Jesus taught that He’s the central theme of the Old Testament. This is plainly revealed on the road to Emmaus when He began with Moses and the Prophets and explained to the disciples what the Old Testament said about Him (cf. Luke 24:27).
While it’s obvious from Luke 24:27 that the Old Testament is about Jesus, it should also be noted that Jesus (when He was physically living in Palestine) had to read and reflect on the Old Testament in order to grow and develop (e.g. Luke 2:40, 52).
How can this be? How can the Old Testament be both about Jesus and for Jesus?
The answer to this question is informed by the fact that Jesus has both a divine and human nature – is fully God and fully man. This is a mystery that’s difficult to understand. Jesus is simultaneously the Son of God and the Son of Man. Which is to say that He is One person with two distinct yet inseparable natures – what theologians call the hypostatic union.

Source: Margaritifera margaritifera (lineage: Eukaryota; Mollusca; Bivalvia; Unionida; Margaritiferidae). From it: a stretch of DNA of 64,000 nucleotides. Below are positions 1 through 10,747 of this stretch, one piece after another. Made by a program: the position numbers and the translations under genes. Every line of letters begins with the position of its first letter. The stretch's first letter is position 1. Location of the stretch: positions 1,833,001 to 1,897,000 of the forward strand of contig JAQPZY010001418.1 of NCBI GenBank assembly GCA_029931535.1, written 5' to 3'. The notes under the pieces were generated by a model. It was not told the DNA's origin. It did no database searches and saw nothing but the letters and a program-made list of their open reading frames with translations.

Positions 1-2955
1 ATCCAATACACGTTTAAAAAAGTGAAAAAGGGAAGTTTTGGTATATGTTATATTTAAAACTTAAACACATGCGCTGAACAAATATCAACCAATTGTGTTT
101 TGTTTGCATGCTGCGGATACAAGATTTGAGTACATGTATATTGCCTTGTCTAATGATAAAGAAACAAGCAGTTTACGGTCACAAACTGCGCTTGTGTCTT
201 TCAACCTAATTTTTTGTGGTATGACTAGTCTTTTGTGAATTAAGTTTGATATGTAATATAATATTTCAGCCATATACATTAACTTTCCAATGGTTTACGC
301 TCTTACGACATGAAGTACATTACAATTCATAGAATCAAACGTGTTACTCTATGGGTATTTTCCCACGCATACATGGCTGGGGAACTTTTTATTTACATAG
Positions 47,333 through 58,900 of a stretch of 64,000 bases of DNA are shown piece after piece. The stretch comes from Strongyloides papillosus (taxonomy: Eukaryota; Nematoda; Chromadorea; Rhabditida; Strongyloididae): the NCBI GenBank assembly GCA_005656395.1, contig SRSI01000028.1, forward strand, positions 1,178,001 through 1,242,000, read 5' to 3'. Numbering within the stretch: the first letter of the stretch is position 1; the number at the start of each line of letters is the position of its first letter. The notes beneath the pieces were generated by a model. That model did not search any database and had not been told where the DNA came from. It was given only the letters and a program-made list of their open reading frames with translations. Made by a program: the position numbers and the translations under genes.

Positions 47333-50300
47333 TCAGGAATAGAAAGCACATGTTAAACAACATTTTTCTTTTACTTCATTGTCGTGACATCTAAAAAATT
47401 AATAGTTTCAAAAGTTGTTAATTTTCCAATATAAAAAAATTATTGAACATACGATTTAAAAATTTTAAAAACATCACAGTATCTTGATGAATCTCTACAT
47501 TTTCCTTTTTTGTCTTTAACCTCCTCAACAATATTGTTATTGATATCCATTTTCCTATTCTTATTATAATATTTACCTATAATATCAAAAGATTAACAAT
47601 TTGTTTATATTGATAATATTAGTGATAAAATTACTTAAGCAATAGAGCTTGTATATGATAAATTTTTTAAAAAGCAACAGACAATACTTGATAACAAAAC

Remarkably, the eternally existent omniscient Son of God is the One who gives us the Old Testament and He’s also the finite Son of Man who had to listen and learn (cf. Luke 2:46) in order to grow in His understanding of the Old Testament.
Most Christians are comfortable with the fact that the Old Testament is about Jesus, yet some are a tad uncomfortable with the fact that the Old Testament is for Jesus. That’s not uncommon. The tendency is to think of Jesus as God and mainly relate to Him as the Almighty who is “alive for ever and ever!” Revelation 1:18. But let’s not forget that Jesus was born of a woman (cf. Galatians 4:4-5), was taught the Old Testament by His parents, and grew up hearing the Old Testament being read and discussed in the synagogue (cf. Luke 4:16).
So just like Jesus is fully God and fully man, the Old Testament is fully about Jesus and fully for Jesus.
One more thought: While the theology about Jesus’ divine and human nature is intellectually fascinating, it’s nonetheless practical. Because the Old Testament is about Jesus, it should elevate the way we receive, read (or hear) and reflect on it. And because the Old Testament is for Jesus, it should elevate the way we respond to it. That is, because the Old Testament is for Jesus, it reminds us that Jesus became one of us so that we would model our lives on Him.
© Scripture Union Canada 2018
2 Corinthians 4:5